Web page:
Andy Murray is 'feeling good' for return to competition

 

doha

Put Andy Murray into a competitive situation and you can guarantee that he will fight to the finish. Playing a first-round doubles match here at the Qatar ExxonMobil Open on the opening day of the new season, Murray and Nenad Zimonjic went a set and a break down to Germany's Daniel Brands and Florian Mayer before the world No 4 launched a spirited recovery with his bold returns and volleys. The Scot and the Serb won 3-6, 7-6, 10-8, to the delight of a packed crowd on the second show court.

Tomorrow afternoon Murray will switch to centre court when he launches his singles campaign against the Qatari wild card Mousa Zayed. It will be the Wimbledon champion's first competitive singles match since he underwent back surgery at the end of September.

Murray is taking nothing for granted, but it is clear that he has derived encouragement from the first three months of his rehabilitation programme.

"So far the results have been good," a relaxed Murray said as he sat back in a chair in the VIP area at the Khalifa International Tennis and Squash Complex.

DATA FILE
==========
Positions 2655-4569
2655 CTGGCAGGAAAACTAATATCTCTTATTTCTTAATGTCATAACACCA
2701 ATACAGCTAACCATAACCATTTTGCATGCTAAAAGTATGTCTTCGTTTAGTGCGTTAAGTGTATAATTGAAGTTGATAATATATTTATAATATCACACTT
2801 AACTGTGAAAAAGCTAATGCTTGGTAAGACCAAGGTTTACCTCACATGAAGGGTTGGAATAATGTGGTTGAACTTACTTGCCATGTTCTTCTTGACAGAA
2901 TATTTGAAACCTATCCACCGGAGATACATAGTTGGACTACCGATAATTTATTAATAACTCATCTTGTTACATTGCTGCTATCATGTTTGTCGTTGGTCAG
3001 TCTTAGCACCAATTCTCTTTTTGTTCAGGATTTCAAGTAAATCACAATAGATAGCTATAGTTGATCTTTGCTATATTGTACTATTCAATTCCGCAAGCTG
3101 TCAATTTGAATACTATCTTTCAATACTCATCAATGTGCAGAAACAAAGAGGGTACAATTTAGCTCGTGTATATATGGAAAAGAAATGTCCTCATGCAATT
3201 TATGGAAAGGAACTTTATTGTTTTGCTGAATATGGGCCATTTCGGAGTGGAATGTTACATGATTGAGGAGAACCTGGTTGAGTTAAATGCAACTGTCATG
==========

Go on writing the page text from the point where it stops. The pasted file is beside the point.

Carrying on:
"I haven't lost any strength. I was training two weeks after the surgery. I was on the bike. It was quite a slow process, but everything has gone well. I don't feel like I've lost speed or strength. But I'll have a better idea when I start playing matches against the best players in the world. It's fine doing all this stuff in the gym and in practice, but until I start doing it in the matches that's where I'll get the confidence from."

Murray played two matches at an exhibition event in Abu Dhabi last week and will be hoping for a good run here before heading to the Australian Open, which begins in 13 days' time.

"I pulled up well after the matches [last week] and that's what you're assessing just now," he said. "I practised with David Ferrer yesterday for a good hour and a half. We played a lot of games and sets and I woke up this morning feeling good.

"Obviously, I need to play matches. It's fine to feel good after one or two matches, but it's a long season. It's important my back holds up to the consistent pounding that your body takes playing matches week in and week out, but it's been good so far."

Murray said he had felt positively about his recovery ever since deciding to have the operation this summer. He had been suffering with back trouble for more than 18 months.

"When it's something that you've been dealing with for a very long time and you're the one that makes the decision to have the surgery and get it fixed, it's a lot easier to deal with," he said.

"I made that decision. I didn't want to deal with it any more. It had been causing me pain for a long time. So I was fine. I was really looking forward to having it done. I just wanted to have it done and start the process of getting back on the court."